Having spent holidays with family in Manchester as a child, she returned to live here in the 1980s. She continued her membership of the IMG in Manchester, as well as supporting the Palestine Solidarity Campaign in the 1990s and Jews for Justice for Palestinians.
It was also at university that Pia became involved in political activism, supporting the Third World First and the anti-apartheid movements. Pia began taking an active part in protests. She joined the International Marxist Group (IMG) when living in Glasgow training to become a teacher. She also joined Glasgow Women’s Group. Her activism continued when she moved to Wolverhampton in 1976, where she started a Wolverhampton Anti-Racist Committee.
Pia would attend synagogue on her own from the age of nine whilst her parents were working, and by age 14 she was teaching in cheder. As an early teen she began to doubt her faith but continued to practise Jewish traditions. It was in Oxford, when at university, that Pia stopped observing the Jewish faith. Later in life however, she wanted to celebrate her Jewish identity so became involved in liberation seder nights and attended meetings of the Jewish Historical Society.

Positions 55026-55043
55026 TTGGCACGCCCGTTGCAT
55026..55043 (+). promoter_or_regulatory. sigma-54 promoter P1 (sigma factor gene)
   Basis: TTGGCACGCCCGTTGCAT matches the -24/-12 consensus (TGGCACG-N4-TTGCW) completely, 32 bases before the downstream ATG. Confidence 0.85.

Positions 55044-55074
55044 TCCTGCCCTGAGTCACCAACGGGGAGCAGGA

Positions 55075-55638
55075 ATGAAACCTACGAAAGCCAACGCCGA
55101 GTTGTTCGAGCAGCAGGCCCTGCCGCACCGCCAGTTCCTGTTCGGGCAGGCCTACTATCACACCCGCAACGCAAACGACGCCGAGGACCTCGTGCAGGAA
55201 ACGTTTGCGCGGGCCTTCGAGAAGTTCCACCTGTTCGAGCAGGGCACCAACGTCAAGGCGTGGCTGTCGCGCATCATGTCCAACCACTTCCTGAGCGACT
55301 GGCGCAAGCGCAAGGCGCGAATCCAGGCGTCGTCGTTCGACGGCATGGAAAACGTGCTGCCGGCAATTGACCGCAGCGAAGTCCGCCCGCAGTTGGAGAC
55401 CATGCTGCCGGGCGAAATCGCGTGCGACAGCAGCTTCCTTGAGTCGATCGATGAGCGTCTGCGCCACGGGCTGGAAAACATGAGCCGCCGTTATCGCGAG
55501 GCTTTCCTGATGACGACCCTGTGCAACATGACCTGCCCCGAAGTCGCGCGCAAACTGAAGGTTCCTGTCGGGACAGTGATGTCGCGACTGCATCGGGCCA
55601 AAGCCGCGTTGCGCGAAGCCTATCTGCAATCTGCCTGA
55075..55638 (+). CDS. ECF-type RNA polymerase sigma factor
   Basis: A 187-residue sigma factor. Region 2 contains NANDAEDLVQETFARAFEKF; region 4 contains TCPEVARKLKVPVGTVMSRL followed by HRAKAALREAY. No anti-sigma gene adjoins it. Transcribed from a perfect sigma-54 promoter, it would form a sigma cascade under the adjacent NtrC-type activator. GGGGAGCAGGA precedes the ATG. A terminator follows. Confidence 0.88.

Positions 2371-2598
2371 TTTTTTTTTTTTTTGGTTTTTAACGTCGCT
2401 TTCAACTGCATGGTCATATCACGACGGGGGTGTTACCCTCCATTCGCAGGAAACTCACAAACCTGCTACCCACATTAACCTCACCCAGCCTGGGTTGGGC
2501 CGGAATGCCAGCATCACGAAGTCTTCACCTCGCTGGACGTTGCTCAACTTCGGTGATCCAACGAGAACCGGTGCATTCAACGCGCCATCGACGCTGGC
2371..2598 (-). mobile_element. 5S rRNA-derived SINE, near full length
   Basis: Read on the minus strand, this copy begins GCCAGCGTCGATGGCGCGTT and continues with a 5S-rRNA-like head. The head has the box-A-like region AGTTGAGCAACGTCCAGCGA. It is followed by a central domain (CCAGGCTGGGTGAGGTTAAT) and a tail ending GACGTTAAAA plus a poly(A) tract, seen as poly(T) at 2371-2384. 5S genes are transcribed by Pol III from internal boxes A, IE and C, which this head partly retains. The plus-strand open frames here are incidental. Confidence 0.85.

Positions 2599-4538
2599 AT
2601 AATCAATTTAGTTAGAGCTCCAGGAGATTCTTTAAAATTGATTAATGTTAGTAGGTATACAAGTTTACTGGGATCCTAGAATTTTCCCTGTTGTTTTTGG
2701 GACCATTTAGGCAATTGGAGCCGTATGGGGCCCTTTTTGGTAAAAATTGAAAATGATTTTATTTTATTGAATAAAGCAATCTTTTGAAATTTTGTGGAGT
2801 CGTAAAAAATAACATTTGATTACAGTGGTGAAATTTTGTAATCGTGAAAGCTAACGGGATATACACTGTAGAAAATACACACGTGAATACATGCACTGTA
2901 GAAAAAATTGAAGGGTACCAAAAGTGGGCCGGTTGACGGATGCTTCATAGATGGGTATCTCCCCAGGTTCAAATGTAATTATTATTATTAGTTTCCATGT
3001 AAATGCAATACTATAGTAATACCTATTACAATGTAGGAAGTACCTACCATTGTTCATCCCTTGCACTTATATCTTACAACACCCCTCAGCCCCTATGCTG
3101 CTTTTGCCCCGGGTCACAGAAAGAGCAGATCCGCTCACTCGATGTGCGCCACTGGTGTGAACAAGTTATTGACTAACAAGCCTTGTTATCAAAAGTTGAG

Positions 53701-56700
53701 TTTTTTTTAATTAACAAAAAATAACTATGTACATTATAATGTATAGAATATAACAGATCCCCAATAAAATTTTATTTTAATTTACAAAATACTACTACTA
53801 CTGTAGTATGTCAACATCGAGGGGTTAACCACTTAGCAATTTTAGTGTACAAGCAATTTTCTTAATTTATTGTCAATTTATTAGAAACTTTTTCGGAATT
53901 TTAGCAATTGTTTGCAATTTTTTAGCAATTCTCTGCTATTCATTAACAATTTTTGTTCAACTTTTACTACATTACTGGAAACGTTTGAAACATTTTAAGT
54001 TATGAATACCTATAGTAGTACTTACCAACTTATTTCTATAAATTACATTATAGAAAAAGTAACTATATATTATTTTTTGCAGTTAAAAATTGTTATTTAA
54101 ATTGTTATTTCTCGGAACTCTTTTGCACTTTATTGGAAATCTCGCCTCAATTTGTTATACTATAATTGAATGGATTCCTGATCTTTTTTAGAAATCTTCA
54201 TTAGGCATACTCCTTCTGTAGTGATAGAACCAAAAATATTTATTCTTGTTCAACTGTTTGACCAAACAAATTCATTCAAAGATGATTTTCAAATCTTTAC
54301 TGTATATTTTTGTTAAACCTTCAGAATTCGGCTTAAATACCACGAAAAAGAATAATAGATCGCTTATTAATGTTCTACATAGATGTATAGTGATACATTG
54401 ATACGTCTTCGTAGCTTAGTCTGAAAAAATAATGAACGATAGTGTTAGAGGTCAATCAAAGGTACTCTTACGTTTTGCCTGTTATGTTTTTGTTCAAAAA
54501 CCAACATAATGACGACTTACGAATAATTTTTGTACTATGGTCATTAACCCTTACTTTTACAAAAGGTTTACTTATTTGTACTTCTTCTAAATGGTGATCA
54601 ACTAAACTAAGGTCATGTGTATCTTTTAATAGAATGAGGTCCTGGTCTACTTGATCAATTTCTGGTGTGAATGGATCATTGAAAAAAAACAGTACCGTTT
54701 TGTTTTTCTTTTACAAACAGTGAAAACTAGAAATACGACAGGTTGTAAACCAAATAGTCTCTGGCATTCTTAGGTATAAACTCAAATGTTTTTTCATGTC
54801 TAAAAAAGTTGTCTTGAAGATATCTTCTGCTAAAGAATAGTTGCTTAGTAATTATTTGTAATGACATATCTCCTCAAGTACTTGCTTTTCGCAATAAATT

Pia was born in 1952 in London. Her Polish father had survived a Soviet Prisoner of War camp before arriving in Britain where he met his future wife. The family ran an electrical engineering business. Both Pia and her sister were educated in a private Jewish school.